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Fault Reporting in Partially Known Networks and Folk Theorems

Abstract : We consider a group of players who perform tasks repeatedly. The players are nodes of a communication network and observe their neighbors' actions. Players have partial knowledge of the network and only know their set of neighbors. We study the existence of protocols for fault reporting: whenever a player chooses a faulty action, the communication protocol starts and the output publicly reveals the identity of the faulty player. We consider two setups. In the first one, players do not share authentication keys. We show that existence of a protocol for fault reporting is equivalent to the 2-vertex-connectedness of the network: no single vertex deletion disconnects the graph. In the second setup, we allow players to share authentication keys. We show that existence of a distribution of the keys and of a protocol for fault reporting is equivalent to the 2-edge-connectedness of the network: no single edge deletion disconnects the graph. We give applications to the implementation of socially optimal outcomes in repeated games.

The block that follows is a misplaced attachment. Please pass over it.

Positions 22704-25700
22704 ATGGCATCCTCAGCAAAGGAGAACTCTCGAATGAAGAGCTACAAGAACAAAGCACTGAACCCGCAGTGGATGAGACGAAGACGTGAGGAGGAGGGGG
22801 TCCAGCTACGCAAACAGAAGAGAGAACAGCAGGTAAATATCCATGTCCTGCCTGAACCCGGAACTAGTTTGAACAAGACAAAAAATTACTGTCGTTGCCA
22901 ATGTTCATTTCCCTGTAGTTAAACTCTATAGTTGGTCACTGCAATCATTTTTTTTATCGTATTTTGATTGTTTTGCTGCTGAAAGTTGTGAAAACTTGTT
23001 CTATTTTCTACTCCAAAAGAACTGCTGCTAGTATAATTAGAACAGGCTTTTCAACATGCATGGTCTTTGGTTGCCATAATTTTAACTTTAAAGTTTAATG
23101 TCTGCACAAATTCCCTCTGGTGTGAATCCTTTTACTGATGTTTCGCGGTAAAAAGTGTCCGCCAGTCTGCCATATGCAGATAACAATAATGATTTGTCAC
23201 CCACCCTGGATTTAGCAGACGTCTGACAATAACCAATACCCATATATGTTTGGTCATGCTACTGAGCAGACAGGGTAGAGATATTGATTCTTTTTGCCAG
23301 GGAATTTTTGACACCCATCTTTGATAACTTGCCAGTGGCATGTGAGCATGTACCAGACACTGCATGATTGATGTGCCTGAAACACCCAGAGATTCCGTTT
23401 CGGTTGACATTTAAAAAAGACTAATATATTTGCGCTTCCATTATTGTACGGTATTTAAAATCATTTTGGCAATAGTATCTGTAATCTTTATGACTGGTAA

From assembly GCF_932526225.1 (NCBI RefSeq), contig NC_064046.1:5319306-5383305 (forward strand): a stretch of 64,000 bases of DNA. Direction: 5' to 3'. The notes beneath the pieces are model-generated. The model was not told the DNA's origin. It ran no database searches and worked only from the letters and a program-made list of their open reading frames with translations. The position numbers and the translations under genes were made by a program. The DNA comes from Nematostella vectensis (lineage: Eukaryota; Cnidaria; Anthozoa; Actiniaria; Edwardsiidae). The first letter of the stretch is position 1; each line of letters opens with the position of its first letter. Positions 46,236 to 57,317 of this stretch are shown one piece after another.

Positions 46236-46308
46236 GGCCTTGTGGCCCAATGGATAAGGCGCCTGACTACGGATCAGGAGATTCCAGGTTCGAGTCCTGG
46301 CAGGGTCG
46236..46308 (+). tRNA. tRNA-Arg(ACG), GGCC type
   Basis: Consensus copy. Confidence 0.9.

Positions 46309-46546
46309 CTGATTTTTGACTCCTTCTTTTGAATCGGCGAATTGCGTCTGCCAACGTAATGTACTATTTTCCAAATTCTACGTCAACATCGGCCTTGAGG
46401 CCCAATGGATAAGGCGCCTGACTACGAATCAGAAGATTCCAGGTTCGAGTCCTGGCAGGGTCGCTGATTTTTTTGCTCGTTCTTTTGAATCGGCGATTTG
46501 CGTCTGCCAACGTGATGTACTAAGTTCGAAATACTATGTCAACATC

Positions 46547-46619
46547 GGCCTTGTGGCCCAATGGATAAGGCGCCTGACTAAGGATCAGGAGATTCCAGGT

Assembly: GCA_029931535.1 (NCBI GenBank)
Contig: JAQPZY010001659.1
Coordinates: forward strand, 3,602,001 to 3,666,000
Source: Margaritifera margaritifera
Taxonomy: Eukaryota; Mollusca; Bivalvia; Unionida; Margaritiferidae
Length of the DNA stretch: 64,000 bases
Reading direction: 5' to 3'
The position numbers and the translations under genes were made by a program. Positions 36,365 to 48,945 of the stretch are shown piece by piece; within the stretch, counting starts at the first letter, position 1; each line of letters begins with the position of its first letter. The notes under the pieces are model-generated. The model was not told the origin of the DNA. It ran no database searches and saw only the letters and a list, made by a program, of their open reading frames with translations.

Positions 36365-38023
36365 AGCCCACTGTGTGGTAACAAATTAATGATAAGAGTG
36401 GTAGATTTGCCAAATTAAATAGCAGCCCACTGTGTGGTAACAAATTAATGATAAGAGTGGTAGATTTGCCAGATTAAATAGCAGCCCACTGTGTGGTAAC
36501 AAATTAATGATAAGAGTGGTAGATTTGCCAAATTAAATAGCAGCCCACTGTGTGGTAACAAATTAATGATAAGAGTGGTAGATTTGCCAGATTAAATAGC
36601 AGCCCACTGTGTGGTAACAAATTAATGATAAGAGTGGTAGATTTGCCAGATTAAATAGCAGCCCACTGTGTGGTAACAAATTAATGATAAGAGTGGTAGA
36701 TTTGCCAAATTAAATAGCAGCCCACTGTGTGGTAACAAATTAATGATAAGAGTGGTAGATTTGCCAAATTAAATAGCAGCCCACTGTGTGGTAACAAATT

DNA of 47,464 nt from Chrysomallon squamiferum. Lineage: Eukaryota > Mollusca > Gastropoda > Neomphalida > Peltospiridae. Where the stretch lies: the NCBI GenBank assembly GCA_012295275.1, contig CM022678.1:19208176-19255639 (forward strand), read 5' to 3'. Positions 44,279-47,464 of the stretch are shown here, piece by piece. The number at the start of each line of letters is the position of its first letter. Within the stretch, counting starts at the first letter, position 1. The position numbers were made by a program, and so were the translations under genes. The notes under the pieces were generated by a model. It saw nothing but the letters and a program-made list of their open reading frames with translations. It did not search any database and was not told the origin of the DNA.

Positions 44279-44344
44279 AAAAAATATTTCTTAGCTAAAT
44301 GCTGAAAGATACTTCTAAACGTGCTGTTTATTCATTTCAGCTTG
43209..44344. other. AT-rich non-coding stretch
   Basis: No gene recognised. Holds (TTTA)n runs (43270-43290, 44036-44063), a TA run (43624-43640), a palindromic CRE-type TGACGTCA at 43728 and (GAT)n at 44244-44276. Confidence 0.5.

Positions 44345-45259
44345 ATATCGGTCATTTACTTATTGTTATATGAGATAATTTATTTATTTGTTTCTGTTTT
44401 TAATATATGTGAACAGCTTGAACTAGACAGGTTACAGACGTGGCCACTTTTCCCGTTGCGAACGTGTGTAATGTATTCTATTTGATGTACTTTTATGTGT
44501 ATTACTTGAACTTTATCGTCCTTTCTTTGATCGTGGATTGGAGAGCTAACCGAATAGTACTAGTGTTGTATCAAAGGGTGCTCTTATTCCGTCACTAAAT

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https://hal-hec.archives-ouvertes.fr/hal-00632806
Contributor : Antoine Haldemann <>
Submitted on : Saturday, October 15, 2011 - 8:14:18 PM
Last modification on : Thursday, January 11, 2018 - 6:19:31 AM

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Tristan Tomala. Fault Reporting in Partially Known Networks and Folk Theorems. Operations Research, INFORMS, 2011, 59 (3), pp.754-763. ⟨10.1287/opre.1110.0936⟩. ⟨hal-00632806⟩

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